5 Commandments of Business Sustainability

(Read the third commandment to see how I lost my books.)

I’m not qualified to write this. But in another article entitled “The Most Useful Definition of Get Rich Quick,” I promised this: “God willing, in another article, I will outline [MJ DeMarco’s] five commandments of a sustainable business.“

So whatever I say here, it is advice coming from MJ DeMarco and his book, “The Millionnaire Fastlane.”

However, if you have not read the aforementioned article, please try to do so. It provides the context for this.

That said, here are the five commandments of business success as enumerated by MJ DeMarco.

  1. Commandment of Need

Your customers must need your service or products if you want to succeed. This means that your offer should not be something that is a “nice to have” but something customers might not be able to live without.

One such example is education. Every parent wants his child to be educated no matter how they define that education. It can be online, offline, in a classroom or one to one. It can be the regulated kind or not regulated.

How education and skills are acquired keep changing. Already, we have 100,000 students classrooms.

Example of other needs are medicine, food, shelter, clothing and so forth.

  1. Commandment of difficulty of entry

Don’t start a business that is easy for everyone to start. Because then, everyone would do it. And if everyone does it, then things can get messy and you may lose control. (The commandment of control is discussed next.)

For example, starting your own Amazon.com is very difficult and that’s why the owner is the richest man in the world. But starting a YouTube channel or blog or a podcast are relatively easy.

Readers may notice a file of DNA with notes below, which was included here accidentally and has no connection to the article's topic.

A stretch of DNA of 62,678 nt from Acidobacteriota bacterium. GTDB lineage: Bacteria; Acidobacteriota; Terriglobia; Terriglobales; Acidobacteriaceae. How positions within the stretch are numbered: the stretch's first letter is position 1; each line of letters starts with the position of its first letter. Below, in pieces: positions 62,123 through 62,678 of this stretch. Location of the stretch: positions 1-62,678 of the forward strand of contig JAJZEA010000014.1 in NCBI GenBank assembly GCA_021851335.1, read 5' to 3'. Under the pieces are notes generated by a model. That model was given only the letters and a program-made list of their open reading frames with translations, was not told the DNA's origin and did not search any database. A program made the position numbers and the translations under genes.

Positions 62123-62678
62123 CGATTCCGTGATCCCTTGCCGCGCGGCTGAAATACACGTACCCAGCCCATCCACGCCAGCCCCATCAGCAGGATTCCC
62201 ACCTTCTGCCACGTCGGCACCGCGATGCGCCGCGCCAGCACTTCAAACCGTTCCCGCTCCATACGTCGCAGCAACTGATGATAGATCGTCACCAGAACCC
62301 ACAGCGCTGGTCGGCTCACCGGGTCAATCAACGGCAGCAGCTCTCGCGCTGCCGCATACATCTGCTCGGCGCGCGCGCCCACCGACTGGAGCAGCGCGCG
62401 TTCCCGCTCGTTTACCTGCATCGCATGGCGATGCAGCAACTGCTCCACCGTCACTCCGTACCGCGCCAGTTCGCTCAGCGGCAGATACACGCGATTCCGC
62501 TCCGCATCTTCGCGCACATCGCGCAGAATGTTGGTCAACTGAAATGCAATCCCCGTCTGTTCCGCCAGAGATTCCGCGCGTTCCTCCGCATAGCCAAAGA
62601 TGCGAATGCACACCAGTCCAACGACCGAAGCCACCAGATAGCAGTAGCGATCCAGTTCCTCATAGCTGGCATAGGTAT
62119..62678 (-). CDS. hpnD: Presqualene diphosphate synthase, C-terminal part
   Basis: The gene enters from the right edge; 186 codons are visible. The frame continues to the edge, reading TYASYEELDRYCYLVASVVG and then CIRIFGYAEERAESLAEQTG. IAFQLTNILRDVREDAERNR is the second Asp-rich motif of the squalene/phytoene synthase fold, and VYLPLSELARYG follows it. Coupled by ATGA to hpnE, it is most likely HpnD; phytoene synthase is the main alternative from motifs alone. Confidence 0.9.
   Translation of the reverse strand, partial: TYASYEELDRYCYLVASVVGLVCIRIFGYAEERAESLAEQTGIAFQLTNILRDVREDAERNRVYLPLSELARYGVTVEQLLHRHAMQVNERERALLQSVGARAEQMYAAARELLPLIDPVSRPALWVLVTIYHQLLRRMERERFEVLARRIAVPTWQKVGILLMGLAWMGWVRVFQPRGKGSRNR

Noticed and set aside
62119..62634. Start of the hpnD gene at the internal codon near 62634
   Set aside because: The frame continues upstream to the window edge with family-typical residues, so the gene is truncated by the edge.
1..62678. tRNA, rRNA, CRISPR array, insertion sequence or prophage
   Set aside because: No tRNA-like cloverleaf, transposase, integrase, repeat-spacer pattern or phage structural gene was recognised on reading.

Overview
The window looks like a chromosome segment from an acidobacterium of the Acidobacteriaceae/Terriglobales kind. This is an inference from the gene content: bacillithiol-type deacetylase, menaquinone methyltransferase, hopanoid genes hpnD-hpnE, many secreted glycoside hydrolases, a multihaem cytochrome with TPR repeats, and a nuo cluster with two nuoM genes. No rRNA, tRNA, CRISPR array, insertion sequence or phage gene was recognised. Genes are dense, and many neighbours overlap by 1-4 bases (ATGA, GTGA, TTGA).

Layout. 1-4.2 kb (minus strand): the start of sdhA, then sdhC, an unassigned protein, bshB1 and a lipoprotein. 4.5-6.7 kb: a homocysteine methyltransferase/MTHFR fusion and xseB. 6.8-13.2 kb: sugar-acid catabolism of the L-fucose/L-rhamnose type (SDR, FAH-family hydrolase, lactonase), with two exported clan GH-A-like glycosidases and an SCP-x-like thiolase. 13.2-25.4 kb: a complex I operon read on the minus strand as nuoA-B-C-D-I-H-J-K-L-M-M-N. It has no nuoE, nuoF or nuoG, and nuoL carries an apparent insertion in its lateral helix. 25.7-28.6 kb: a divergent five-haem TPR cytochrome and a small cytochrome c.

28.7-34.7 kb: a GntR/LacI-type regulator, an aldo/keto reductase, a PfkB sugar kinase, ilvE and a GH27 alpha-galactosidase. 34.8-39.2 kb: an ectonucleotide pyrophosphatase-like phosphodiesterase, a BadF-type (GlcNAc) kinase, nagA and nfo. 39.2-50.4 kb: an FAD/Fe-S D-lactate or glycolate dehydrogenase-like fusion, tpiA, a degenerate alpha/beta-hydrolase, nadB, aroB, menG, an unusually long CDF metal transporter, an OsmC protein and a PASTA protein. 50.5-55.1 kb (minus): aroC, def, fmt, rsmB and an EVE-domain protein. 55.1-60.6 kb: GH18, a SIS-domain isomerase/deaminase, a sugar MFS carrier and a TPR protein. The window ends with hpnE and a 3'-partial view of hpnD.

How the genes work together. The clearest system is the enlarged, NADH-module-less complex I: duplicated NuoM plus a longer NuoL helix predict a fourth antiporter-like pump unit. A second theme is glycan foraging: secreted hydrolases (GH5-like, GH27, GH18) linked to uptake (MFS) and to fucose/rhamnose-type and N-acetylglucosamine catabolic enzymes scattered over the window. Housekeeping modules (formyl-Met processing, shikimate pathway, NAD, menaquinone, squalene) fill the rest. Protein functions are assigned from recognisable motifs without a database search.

In spite of what DeMarco says, starting something (even the one where the entry bar is low) is better than not starting at all.

  1. Commandment of Control

You should start something you have control over. If not, when you become successful, the person or the platform with the control can yank away your success overnight and leave you with nothing. For example, if you’re successful on platforms like YouTube, Instagram or Facebook, that success can be taken away from you by algorithms of the platforms or a change in policy or if you offended the gods of the platform.

Let me give you a personal example. I had my books uploaded on a platform which distributed the books to Amazon, Apple Books, Barnes and Nobles, etc. One day they demanded that I submit tax documents. It took awhile to get the documents from the relevant government agencies in Nigeria. By the time I returned, they had ejected me from the platform; making me lose everything I had invested.

  1. Commandment of Scale

You should be able to scale or grow or expand your business in the future. It is okay if you can’t scale, but you may not become a millionaire doing the business. So scale is important. Ask yourself is there room to expand in the future? Yet, there are businesses that thrive on their smallness. So I guess it depends on what you’re doing. Indeed, I read a book recently that is against the idea of scale.

  1. Commandment of Time

Finally, your success should not be tied to the time you spend on your business. For instance, if you go on vacation, will your business stand or collapse?

Of course, when you start a business, you may want to invest an inordinate amount of time. But as it grows , it should be sustainable without you being there all the time.


So, those are the five commandments of business success according to MJ DeMarco. These commandments are very useful guidelines. You may not have all of them to succeed. But a combination of some of them would make a huge difference.

Series count: 59/100

  • Ibraheem Dooba, PhD
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